Sports

Shot out of state

On an otherwise dry and cold night at Lakewood Stadium in Tacoma, the turf on the infield was wet with tears Saturday evening. It could hardly be helped.

Having compiled a 21-0 record since the start of the season in September, the South Whidbey High School girls soccer team had their perfection spoiled in the last and most important game of 2003. In an all-defense battle with a team from Connell High School, the Falcons lost the 2A Washington state championship game 1-0 in a shootout after being the top team for the entire season.

After the Connell Eagles made their winning shot 4-2 in the extra period, the Falcons — who had gathered in a group for the shootout — sat stunned for just a moment at midfield. Allyson Riggs, the Falcons’ junior goalkeeper, laid on her face near her goal, sobbing and inconsolable. It was a feeling she had barely kept down as she worked to save the game.

“I had to recover quickly because I was getting emotional,” she said, looking back on a performance in which she had gotten her hands on three of five of the Eagle’s kicks.

Though it was a sad end for the most successful soccer season in South Whidbey history, the Falcons made a good accounting for themselves as a team that deserved to win a state championship. After beating Eatonville 2-0 in Friday’s tournament semifinal round, the South Whidbey girls came out strong Saturday against a team that had absolutely no give. For 80 minutes, neither the Falcons nor the Eagles managed much headway past midfield as the best two defensive units in the 2A division intercepted nearly every pass and disposed of almost every shot in the vicinity of either team’s goal.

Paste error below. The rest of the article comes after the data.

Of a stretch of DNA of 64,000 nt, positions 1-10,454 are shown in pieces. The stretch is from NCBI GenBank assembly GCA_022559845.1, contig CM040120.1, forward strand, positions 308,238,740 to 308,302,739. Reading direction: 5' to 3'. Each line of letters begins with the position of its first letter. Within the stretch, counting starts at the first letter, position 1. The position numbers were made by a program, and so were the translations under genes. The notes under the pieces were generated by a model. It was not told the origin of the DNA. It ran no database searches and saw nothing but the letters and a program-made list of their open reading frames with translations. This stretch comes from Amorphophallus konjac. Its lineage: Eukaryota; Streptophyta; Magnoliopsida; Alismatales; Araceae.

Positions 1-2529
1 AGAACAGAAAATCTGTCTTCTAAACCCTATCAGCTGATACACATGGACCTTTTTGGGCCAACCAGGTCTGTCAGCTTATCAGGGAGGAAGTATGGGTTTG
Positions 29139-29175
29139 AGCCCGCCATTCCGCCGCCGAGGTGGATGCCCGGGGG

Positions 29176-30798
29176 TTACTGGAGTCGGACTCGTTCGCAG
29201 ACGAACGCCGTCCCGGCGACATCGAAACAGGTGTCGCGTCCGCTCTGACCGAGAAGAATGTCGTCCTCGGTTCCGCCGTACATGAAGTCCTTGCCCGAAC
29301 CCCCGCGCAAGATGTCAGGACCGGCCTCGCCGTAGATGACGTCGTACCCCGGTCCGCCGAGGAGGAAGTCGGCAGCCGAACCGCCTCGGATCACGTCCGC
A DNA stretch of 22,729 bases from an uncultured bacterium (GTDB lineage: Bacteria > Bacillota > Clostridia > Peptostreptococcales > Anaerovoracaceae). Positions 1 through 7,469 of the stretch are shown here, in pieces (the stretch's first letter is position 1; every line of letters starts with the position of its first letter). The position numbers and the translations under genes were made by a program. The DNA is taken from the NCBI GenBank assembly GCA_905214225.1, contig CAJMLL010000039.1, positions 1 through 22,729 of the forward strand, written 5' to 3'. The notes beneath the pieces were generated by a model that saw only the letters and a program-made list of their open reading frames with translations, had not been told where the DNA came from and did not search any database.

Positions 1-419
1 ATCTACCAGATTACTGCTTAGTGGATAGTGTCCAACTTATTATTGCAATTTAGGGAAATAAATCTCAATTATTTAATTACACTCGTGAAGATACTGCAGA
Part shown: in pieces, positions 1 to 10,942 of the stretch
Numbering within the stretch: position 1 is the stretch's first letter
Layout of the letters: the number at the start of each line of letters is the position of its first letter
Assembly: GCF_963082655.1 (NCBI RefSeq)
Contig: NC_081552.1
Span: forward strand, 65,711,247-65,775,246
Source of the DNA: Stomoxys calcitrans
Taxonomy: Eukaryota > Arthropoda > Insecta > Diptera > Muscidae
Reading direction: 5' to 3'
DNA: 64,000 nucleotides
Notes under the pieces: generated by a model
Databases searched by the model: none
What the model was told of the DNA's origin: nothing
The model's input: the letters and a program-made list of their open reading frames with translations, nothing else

What turned the game was something for which the team had no plans. Thirty minutes into scoreless regulation, sophomore midfielder Katie Watson went down with a knee injury while on a drive toward the Connell goal. Watson, the team’s third-leading scorer, had kicked the winning goals in state tournament games against Vashon and Eatonville. When she went down, couldn’t get back up and had to be carried off the field, she began to suffer through her own personal purgatory, one that would last the remainder of the game as she sat on the sidelines.

“It was the worst thing in the world,” she said. “I just really wish I could have helped.”

Riggs, watching from her goal, had the same feeling. Watson’s injury just confirmed what she knew from the start of the game.

“I was mentally prepared, but there was something off about this game,” she said. “I knew it would come down to a shootout.”

That something was that, on offense, the Falcons were largely stymied. Though the team managed a few quality shots on goal over 80 minutes, nothing made it into the net. With Watson out of the game, South Whidbey’s strikers and remaining midfielders struggled to make plays happen. Senior striker Claudia Gil-Osorio — who led the team this season with 33 goals — was marked by the defense throughout the game and rarely got free of the players shadowing her. At the same time, sophomore Jenna Wild, who was suffering from flu-like symptoms during the game, was slowed somewhat and had to spend about 10 minutes on the sidelines.